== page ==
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Re: SG-W:/ Protecting drinking water supply

HI there,

You are absolutely correct re: the Stockbridge site, however it is my
understanding the site is actually zoned for a MHP & the polluter is the
city.  Apparently Stockbridge's own waste water facility is obsolete &, the
city is the culprit.  The developer was actually going to build a new
facility - free of charge - big enough for MHP & city, and it would
discharge less phosphorus.  The city claimed being "grandfathered", said no
& continues to discharge higher than "allowed" phosphorus levels.  IMO a
site liek this is where a MHP belongs, near services and not on farmland in
the middle of nowhere.

Our situation is completely different.

   location is M-52 1/2 way between Chelsea & Manchester
   ~ 1/4 wetland - I believe it is registered nationally (I remember it
   from a map I obtained from HRWC)
   between two "S" curves known for dangerous conditions (memorials to
   victims dot the ditch banks)
   no municipal services including police road patrol, sewer or natural gas
   currently zoned ag
   Pleasant Lake drain meanders thru center of a former swamp (currently
   farmed with a bulldozer it's so wet!) prior to dumping into the MILL
   CREEK (refer to HRWC newsletter - Stone Fly issue  - that refers to the
   "damage" caused by recent installation of new utility poles. Well if the
   developer gets his way, you can kiss Mr. & Mrs Stone Fly good bye....
   700+ units = about 1000-2100 children = many school buses leaving &
   returning each school day between two "S" curves. Curves that are
   slightly above the bog-like land.  In the fall/winter this "recipie"
   causes ice to form quickly on the paved road's surface.... did I mention
   BIG gravel hauling trucks use this as their primary route???


I personally would like to see a very serious effort put forth by all the
caring subscribers of this, the smartgrowth listserver, to stop "dumb -
growth" prior to the first spade turning soil.... but how?

RE: HRWC Over the past 3 years I have attended many HRWC mtgs, spoke with
at least 4 people in leadership roles re: this issue, gathered mountains of
data from them & compiled quite a case against this development.  All well
& good, but NO ONE there would actually go on record supportive of the
Township's stand against this potential development.  We managed to get a
few Amicus briefs from other gov't & non-gov't groups, but really
wanted/needed one from the so-called "experts", but were turned down.  Why?
It would that the guardian would want, well, protect wouldn't it??

The data HRWC provided was wonderful, thank you. It greatly helped my
argument when I spoke/challenged the developer's representative at WCPC
hearing to rezone the property in question - the WCPC turned down the
developer's request by unanimous vote.

Sorry if I am boring anyone, but I've seen too many zealots get their way
and over-develop land because they can.   I've worked in Ann Arbor prior to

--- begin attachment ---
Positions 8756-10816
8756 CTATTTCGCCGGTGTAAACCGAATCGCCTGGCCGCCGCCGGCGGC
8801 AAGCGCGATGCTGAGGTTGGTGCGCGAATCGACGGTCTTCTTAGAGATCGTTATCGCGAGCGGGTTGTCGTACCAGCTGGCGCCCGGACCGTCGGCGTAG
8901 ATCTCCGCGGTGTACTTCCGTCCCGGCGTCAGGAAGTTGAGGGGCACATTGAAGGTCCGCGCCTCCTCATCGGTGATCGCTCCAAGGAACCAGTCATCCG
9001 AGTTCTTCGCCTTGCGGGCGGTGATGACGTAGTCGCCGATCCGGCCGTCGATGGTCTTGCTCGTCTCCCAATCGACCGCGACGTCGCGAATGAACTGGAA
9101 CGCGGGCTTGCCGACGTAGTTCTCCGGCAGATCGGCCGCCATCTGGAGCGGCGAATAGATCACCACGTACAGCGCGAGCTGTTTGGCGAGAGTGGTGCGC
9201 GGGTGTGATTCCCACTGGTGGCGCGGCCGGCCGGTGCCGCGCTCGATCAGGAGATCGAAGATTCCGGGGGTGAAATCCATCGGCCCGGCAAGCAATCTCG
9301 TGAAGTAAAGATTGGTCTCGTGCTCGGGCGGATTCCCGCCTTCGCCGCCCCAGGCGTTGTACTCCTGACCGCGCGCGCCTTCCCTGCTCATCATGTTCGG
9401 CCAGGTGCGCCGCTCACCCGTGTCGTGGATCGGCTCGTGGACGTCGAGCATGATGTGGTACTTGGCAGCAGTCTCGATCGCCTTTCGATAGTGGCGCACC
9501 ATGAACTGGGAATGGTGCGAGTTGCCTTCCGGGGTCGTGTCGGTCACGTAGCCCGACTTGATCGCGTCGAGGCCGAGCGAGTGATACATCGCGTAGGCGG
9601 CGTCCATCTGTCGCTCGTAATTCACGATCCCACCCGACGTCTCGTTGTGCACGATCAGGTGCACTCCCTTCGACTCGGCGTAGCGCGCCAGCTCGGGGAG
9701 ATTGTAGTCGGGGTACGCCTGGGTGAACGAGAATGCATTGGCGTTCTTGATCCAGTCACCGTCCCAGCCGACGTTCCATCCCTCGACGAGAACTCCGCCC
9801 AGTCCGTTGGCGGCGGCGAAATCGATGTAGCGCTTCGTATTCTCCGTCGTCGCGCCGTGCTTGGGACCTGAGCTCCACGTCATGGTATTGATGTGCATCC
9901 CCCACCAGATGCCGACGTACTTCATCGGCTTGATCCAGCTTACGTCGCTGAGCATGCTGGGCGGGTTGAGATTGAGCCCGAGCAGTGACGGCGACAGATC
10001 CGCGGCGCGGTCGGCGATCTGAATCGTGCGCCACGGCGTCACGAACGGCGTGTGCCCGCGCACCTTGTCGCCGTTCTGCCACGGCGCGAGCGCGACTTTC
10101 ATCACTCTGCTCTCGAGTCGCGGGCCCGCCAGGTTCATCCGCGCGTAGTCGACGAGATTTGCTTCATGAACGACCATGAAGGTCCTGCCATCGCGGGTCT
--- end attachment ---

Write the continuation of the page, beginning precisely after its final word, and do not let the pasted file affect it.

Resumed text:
the decimation of farms along Ellsworth... worked in Novi when there were
orchards, wildlife & open space -  EVERYWHERE along Beck road, past Grand
River & over to Vencenti court, and St Clair Shores too, where 99.9% of all
land is non-public (open space, ha!).

 A few questions for all: How much longer will it take before strip malls
reach from Port Huron with Chicago?  How much longer will you sit by & not
take a stand? Will we begin to recycle urban blight, or continue urban

One possibility I thought of is to use the Parks & Rec Milage $$$ to
purchase lands in jeopardy... a 180 acre Park, dedicated to open space at
the foot of the Sharon Foot Hills, hey now that has a nice ring to it!
Anyone care to comment?

On the lighter side, here are two phrases we Sharon Folk like to use as our
mottos: "Sharon Township - the sprawl stops here", and "We might not be the
richest township on the planet - but we have a whole lot more stubborn than

3 years & counting....  the bull dozers have yet to be started.

Bob Guysky

|         |           Catherine Marie Riseng          |
|         |           <criseng@umich.edu>             |
|         |           Sent by:                        |
|         |           owner-smartgrowth-washtenaw@grea|
|         |           t-lakes.net                     |
|         |                                           |
|         |                                           |
|         |           07/10/2002 06:38 PM             |
|         |                                           |
  |                                                                                               |
  |       To:       rg58@daimlerchrysler.com                                                      |
  |       cc:       owner-smartgrowth-washtenaw@great-lakes.net, "Robert M. Johnson"              |
  |        <rmjohns@med.wayne.edu>, Steve Bean <sbean@berginc.com>, Smartgrowth Washtenaw         |
  |        <smartgrowth-washtenaw@great-lakes.net>                                                |
  |       Subject:  Re: SG-W:/ Protecting drinking water supply                                   |